And no one provided more than Joe Blanton, who kept a lid on the Mets for three innings until the Pirates bats came through -- as he knew they would.
"They played good defense behind me and Cervy did a great job mixing it up," said Blanton, citing catcher Francisco Cervelli. "We just tried to hold it right there. We know our offense is good, and we were eventually going to score, so just hold it there as long as possible."
He held it there in the 11th, the 12th and the 13th. The Bucs did not have a reliever for whom such long hauls are routine until the non-waiver Trade Deadline acquisition of Blanton, who now has gone three innings twice in his four appearances for Pittsburgh.
The irony is that the Bucs decided to deal for Blanton after having him go 3 2/3 shutout innings against them on July 21 in Kansas City.
"That's what we saw in Kansas City, and what we saw the last time he did that for us," manager Clint Hurdle said. "All the pitches were working ... the fastball played so extremely well, the spin, the changeup. That's just an experienced guy out there with a slow heartbeat making pitches late in the game."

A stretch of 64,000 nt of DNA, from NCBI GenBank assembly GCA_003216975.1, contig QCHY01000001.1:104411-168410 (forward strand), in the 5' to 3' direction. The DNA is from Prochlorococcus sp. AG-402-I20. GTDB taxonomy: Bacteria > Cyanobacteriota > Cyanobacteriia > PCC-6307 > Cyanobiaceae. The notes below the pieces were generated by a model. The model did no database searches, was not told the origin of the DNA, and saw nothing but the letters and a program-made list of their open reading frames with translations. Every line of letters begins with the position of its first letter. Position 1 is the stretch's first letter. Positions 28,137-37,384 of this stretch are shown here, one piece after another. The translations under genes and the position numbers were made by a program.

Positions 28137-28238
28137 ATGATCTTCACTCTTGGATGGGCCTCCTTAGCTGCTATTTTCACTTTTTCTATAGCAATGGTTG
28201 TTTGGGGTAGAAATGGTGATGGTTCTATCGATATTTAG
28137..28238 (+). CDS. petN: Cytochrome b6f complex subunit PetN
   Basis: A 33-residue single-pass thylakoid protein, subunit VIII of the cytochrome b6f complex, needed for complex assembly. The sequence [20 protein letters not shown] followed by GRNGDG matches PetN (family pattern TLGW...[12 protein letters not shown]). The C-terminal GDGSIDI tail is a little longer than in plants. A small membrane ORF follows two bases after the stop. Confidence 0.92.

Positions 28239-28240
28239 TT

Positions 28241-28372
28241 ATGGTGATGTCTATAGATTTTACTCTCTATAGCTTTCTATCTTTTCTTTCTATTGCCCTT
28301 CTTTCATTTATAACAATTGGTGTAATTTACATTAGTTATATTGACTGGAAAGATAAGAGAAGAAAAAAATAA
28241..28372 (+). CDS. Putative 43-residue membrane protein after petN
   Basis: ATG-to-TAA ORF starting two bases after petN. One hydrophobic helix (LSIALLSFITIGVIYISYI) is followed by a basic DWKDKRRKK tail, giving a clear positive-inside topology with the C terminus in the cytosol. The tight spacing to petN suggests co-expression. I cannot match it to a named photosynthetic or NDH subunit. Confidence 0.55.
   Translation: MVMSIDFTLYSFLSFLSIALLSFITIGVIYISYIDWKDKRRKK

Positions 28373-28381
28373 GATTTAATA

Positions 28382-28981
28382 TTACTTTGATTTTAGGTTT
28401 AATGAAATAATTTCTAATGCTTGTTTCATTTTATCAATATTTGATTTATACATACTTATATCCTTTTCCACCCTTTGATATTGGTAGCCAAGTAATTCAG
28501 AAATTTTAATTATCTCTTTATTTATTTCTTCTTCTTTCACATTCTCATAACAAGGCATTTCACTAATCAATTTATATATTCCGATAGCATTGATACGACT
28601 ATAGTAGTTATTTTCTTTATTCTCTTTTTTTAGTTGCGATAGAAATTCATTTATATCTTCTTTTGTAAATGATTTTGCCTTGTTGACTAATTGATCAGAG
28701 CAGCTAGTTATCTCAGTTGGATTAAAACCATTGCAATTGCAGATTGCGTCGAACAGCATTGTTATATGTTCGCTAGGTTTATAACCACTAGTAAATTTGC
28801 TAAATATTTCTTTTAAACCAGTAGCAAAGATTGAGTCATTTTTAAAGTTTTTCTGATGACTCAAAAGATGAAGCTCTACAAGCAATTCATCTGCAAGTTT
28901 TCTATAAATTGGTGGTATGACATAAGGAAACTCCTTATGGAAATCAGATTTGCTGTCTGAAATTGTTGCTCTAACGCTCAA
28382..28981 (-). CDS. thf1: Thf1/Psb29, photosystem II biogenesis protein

Blanton does so with a unique personal perspective. He thought he was done with baseball after being released in April 2014 by the Athletics. Circumstances got him back into the game, but he's on bonus time.
"Now, that doesn't mean you don't want to do good," said the 34-year-old righty, "but I think I am more relaxed. The way I look at it, if I don't look good, I'll just go home, which is where I was. I know what's that like, and it wasn't bad. So there's no pressure."
Ditto for pitching extra innings in front of pumped-up Mets fans in Citi Field.
"One bad pitch, the game is over," he said. "Obviously, there is more pressure. If you put it on yourself, it's there. If you don't, it's not."
Getting most of his strikeouts on "fastballs inside," Blanton registered six of them, the most the ex-starter (252 of 283 career games were in that capacity) has ever had out of the bullpen.